Wednesday, March 6, 2013

Book Review: The Case of the Missing Servant (Vish Puri #1) by Tarquin Hall

On the jacket:

Meet Vish Puri, India's most private investigator. Portly, persistent and unmistakably Punjabi, he cuts a determined swathe through modern India's swindlers, cheats and murderers.

In hot and dusty Delhi, where call centres and malls are changing the ancient fabric of Indian life, Puri's main work comes from screening prospective marriage partners, a job once the preserve of aunties and family priests.

But when an honest public litigator is accused of murdering his maidservant, it takes all of Puri's resources to investigate. How will he trace the fate of the girl, known only as Mary, in a population of more than one billion? Who is taking pot shots at him and his prize chilli plants? And why is his widowed 'Mummy-ji' attempting to play sleuth when everyone knows Mummies are not detectives?

With his team of undercover operatives - Tubelight, Flush and Facecream - Puri ingeniously combines modern techniques with principles of detection established in India more than two thousand years ago -- long before 'that Johnny-come-lately' Sherlock Holmes donned his Deerstalker.

The search for Mary takes him to the desert oasis of Jaipur and the remote mines of Jharkhand. From his well-heeled Gymkhana Club to the slums where the servant classes live, Puri's adventures reveal modern India in all its seething complexity.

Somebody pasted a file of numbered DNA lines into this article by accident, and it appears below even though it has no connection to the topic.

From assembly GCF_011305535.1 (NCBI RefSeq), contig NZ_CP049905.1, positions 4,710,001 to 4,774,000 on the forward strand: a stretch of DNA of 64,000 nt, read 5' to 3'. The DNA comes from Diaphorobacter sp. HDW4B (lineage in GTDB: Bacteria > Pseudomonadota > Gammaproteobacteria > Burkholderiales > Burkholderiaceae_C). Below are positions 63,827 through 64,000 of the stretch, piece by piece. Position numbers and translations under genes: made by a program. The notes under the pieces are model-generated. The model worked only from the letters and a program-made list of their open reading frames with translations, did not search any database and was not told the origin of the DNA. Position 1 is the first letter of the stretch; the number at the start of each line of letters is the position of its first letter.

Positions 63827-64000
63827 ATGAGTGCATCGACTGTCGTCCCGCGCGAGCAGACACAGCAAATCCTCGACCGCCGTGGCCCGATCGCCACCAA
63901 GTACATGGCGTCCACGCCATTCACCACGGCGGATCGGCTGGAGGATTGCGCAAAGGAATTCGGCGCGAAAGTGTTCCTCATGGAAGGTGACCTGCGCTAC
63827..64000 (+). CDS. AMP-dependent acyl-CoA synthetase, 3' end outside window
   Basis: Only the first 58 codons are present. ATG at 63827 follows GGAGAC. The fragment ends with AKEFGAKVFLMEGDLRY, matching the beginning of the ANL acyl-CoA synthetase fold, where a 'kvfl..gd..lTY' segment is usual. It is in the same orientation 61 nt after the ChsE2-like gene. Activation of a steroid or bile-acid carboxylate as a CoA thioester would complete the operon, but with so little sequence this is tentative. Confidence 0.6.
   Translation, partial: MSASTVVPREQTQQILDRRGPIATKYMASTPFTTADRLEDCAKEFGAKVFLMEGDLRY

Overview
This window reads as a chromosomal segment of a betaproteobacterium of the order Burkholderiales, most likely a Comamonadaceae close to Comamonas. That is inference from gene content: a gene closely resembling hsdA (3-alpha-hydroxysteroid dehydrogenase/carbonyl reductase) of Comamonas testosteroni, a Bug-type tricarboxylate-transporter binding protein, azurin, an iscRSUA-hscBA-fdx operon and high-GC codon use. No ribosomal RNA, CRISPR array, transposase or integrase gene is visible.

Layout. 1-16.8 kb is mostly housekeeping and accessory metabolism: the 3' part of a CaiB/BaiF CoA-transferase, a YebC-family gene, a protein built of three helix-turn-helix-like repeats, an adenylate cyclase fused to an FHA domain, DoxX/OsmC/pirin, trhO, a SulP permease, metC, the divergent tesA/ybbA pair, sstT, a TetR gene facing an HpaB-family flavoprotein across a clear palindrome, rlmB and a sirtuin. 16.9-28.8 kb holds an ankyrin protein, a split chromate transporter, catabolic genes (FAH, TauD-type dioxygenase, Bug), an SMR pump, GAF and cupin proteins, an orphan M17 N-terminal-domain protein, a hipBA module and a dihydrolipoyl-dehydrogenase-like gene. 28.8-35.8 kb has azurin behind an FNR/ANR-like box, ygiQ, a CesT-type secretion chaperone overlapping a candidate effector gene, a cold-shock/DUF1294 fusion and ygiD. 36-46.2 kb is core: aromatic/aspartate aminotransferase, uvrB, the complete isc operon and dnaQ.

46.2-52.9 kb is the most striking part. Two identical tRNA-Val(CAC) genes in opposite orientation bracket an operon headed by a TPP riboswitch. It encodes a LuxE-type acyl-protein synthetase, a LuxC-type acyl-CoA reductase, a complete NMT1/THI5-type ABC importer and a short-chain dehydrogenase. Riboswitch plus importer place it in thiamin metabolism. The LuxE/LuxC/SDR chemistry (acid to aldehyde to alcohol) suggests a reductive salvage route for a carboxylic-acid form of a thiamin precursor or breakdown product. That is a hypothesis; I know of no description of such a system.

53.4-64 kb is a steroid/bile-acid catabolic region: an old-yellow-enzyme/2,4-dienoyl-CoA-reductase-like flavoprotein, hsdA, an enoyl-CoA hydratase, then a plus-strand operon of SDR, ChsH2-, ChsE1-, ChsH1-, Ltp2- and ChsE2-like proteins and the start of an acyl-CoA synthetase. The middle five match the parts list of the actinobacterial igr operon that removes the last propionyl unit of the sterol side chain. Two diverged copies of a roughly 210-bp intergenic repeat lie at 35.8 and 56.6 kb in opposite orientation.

Review:

Nothing overly spectacular, but Vish Puri books are easy reads about good sleuthing done Poirot style, by an Indian in set-ups we are comfortable reading about. A typical Punjabi based in Delhi, Puri is the most private investigator. Through the book, you will find strong fragrances of peculiarities of Delhiites. The characters are real and going by the fact that the protagonist is a detective, minute details are mentioned in every scene. So much, that at times, you can actually visualise as if you are watching a play, and not reading a book.

Though referred to as the Punjabi Sherlock or the Indian Poirot, Puri has a charm of his own and he is truly good in his job. He is pompous and particular, has his own quirks when it comes to work, but he is supposedly the best there can be. He sets forth in solving his first mystery in this book, and I am sure like me, you will fall in love with the characters and the way the plot has been spun.

Rating: ***/5

[This review is for Random House India. The opinions are strictly my own and not been written under any obligation.]

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